“Time Will Tell”: the Proceedings of the 26th National Conference – “Issues in the Training of Primary Care Physicians (Part Three, Kozakowski), Monday April 13, 2015
Last Updated on April 16, 2022 by Lee Burnett, DO, FAAFP
We gratefully acknowledge the sponsorship of the Charles Q. North, MD of the University of New Mexico Department of Family and Community Medicine for his support of the transcription and editing of this section of the Proceedings of the Twenty-Sixth National Conference
The following transcription is of the first plenary session of the 26th National Conference on Primary Health Care Access, held April 13, 2015 at the Hyatt Regency Orange County. This section follows: “Time Will Tell”: the Proceedings of the 26th National Conference – “Issues in the Training of Primary Care Physicians (Part Two, Hansen)”, Monday April 13, 2015.
Stan Kozakowski, MD, American Academy of Family Physicians, Leawood, Kansas [Dr Kozakowski is the 2015 Norman B. Kahn, Jr, MD National Conference Scholar]: Good morning, I’m Stan Kozakowski and this, I’m a first time attendee here. I’m going to try and realize the challenge.
Bill Burnett asked me to touch on two topics during my ten minutes. One is the American Academy of Family Physicians (AAFP), response to the Institute of Medicine (IOM) report and then give you a brief update on the Family Medicine for American’s Health project. We’re going on a whirlwind tour here.
As a matter of disclosure, I’m speaking as an individual today, not as a member of the AAFP because some of the things I have to say may not totally align with the AAFP policies.
The IOM report [see “Time Will Tell”: the Proceedings of the 26th National Conference – “Issues in the Training of Primary Care Physicians (Part One, Henderson)”, Monday April 13, 2015] report came out in summer 2014.
On September 15 of that year, the Academy presented a position paper on Capitol Hill. There were two campaign pieces that went with this. Essentially the Academy believes that the IOM got it mostly right.
1. Restrict GME Payments to “First Certificate” Programs
We as the AAFP put forth five policy recommendations. The first recommendation has to do with limiting payment for GME to “first certificate” programs.
Over the last decade, there have been a significant number and percentage of additional GME slots funded. If one agrees that we, as a nation, have a need to increase our primary care base and to address other potential specialty shortages, how GME funds are used should be considered.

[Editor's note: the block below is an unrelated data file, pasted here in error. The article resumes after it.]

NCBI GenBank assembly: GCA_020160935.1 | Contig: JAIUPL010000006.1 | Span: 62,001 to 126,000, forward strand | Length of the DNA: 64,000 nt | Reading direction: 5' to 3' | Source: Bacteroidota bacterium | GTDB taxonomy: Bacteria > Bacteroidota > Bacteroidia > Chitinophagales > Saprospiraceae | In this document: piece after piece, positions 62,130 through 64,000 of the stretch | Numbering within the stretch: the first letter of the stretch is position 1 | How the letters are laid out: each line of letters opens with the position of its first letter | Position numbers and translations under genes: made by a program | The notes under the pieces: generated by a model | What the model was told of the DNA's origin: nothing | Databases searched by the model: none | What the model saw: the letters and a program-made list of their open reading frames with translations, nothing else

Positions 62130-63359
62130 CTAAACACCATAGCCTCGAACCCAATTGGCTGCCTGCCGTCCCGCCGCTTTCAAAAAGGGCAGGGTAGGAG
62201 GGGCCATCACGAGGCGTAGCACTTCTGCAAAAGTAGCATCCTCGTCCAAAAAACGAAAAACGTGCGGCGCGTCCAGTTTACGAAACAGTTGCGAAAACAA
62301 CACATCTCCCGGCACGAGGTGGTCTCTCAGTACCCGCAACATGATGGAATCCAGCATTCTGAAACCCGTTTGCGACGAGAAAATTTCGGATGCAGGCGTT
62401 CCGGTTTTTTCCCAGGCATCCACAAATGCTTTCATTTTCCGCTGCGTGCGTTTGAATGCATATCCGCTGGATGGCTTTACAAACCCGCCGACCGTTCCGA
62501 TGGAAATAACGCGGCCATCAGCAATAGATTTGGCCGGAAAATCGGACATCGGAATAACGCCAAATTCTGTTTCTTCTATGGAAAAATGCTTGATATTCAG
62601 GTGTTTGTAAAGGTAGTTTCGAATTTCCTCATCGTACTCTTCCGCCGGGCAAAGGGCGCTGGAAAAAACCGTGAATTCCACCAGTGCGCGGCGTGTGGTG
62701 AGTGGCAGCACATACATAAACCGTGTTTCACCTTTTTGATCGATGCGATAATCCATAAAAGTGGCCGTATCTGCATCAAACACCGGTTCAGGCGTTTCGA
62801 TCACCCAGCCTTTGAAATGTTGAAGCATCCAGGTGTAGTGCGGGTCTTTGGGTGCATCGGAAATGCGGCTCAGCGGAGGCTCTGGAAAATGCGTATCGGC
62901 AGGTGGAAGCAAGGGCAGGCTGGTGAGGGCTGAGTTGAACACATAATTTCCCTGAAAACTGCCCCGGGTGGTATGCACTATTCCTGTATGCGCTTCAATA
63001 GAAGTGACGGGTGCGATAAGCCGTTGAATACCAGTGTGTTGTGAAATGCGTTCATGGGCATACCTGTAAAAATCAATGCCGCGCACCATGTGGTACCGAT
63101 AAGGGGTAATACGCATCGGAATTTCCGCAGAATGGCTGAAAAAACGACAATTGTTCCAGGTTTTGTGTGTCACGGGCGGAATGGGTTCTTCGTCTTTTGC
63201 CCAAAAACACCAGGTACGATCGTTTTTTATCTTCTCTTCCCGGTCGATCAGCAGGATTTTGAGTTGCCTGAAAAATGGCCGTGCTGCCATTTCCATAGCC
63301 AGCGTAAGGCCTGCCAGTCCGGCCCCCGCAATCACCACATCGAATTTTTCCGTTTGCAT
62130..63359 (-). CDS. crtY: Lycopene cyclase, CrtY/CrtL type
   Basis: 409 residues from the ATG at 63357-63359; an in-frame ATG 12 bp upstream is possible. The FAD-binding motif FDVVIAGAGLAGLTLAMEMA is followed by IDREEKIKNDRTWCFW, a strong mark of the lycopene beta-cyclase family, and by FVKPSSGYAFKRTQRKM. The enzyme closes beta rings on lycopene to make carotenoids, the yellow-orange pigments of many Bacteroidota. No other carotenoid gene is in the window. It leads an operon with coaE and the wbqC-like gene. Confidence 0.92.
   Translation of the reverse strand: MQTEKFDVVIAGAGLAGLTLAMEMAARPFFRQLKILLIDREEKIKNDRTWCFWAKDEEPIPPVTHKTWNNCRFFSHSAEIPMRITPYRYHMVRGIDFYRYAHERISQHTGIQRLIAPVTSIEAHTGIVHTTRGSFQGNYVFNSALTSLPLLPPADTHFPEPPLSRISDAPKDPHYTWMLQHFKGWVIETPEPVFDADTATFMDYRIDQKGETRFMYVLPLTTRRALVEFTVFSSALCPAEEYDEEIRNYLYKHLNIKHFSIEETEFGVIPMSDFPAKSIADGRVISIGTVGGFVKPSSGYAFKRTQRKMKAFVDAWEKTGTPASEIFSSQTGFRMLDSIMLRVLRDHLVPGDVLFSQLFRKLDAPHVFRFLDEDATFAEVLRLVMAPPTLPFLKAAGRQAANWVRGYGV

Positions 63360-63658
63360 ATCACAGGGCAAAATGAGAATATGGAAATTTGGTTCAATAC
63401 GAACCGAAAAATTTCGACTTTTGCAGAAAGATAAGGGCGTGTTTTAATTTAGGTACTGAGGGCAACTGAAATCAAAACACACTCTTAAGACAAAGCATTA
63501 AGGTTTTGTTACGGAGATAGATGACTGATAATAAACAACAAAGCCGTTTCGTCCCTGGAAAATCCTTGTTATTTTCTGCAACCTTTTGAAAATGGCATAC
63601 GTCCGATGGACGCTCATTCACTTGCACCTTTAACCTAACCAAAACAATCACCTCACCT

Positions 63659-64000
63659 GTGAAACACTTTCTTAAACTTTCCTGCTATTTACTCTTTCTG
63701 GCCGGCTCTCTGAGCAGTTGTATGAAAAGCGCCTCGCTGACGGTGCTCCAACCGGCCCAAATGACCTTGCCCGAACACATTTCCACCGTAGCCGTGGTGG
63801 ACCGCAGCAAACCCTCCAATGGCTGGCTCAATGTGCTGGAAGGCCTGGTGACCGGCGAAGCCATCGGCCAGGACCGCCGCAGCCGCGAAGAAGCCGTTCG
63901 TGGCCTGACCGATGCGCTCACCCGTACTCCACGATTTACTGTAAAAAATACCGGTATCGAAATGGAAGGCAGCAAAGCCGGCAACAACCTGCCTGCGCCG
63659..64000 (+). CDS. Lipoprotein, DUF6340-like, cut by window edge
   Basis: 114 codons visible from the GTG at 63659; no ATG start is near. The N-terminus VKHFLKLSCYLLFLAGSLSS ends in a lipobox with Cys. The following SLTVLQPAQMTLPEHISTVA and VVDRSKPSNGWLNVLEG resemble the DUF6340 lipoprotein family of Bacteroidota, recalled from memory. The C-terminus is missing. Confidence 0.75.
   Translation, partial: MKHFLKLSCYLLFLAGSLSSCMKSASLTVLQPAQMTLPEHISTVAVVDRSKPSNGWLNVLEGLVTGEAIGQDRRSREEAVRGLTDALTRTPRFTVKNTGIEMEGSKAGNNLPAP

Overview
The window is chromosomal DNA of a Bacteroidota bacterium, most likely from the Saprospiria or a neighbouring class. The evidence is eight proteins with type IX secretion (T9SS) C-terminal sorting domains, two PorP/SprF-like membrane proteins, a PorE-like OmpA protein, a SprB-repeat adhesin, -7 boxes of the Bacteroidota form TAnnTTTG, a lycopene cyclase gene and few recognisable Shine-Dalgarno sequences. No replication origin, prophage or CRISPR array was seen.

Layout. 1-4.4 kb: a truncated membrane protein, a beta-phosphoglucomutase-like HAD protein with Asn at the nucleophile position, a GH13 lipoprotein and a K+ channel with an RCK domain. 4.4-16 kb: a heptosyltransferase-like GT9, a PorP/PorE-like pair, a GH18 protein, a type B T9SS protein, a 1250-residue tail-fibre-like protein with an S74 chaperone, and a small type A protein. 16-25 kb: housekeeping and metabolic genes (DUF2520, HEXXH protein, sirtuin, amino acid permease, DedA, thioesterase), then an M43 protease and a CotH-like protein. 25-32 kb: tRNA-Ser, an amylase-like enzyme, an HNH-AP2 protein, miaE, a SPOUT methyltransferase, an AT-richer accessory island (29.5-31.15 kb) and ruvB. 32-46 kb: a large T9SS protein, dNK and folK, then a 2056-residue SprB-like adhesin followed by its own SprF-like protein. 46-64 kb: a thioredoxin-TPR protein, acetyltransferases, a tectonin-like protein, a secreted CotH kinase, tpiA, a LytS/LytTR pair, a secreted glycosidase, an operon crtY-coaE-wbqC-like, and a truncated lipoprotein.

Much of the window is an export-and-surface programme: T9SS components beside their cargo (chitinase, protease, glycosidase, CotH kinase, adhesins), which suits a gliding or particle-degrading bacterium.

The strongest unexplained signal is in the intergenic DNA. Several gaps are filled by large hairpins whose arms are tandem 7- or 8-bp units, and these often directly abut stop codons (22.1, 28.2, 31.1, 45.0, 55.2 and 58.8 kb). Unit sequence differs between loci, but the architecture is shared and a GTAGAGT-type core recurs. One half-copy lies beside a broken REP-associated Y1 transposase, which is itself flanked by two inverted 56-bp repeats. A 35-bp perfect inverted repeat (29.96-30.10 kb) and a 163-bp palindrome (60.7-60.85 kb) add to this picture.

If the funds for the 7700 existing fellowship positions were shifted to new first certificate programs, that could potentially fund another 7700 new first certificate programs. The AAFP recommendation is that half of those positions go to primary care specialties, and half of those allocated to primary care go to family medicine.
2. Require funding recipients to Meet Primary Care Physician Training Thresholds
The AAFP’s second recommendation is that there should be thresholds for receiving these government funds, that relate to production of primary care physicians.
Our recommendation is that a third of the positions that an institution receives are funding primary care positions. We define the primary care specialties as family medicine, general internal medicine and general pediatrics.
This recommendation addresses what has been referred to as the “Deans Lie”. I think about this as a systems issue and not as an intentional lie, but we do have a system designed to produce the results that we have. We know that five years out from a physician’s graduation from residency is a better measure of whether that physician is practicing primary care..
3. Require demonstrated Maintenance of “Primary Care” Training Efforts
The third AAFP recommendation is that for an institution to seek additional slots, there should be a demonstration that those positions going into primary care.
The institution should demonstrate that it is maintaining its primary care effort over the long haul.
4. Provide for for Innovation in Funding Formulas
The fourth AAFP recommendation endorses the IOM report’s recommendation that the funding formulas should allow a certain amount of innovation.
If there were an adjustment of the indirect medical education (IME) factor reducing it by a quarter percent, it would free up about $300 million that could be used to fund a workforce commission as well as innovation in community-based training.
5. Fund a National Workforce Commission
The fifth recommendation is to fund a national workforce commission. We know that politically that name may be problematic but the concept of an oversight body is important. Somebody has to do it. It’s not being done here in this country. That’s essentially the AAFP position on the IOM.
Now we shift directions!
Update on “Future of Family Medicine” Project
Over the past ten years, we’ve seen the development of the Future of Family Medicine efforts. The first iteration we call Future of Family Medicine 1.0.